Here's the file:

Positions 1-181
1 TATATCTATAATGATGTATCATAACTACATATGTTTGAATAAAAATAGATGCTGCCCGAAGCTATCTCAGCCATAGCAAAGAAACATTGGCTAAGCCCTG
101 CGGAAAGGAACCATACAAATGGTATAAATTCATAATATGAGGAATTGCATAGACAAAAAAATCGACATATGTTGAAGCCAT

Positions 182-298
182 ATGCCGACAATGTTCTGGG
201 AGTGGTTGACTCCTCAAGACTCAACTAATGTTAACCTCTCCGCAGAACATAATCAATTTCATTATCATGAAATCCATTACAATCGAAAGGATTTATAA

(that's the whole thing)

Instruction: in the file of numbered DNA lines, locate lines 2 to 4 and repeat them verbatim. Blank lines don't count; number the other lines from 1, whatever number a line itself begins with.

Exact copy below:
1 TATATCTATAATGATGTATCATAACTACATATGTTTGAATAAAAATAGATGCTGCCCGAAGCTATCTCAGCCATAGCAAAGAAACATTGGCTAAGCCCTG
101 CGGAAAGGAACCATACAAATGGTATAAATTCATAATATGAGGAATTGCATAGACAAAAAAATCGACATATGTTGAAGCCAT

Positions 182-298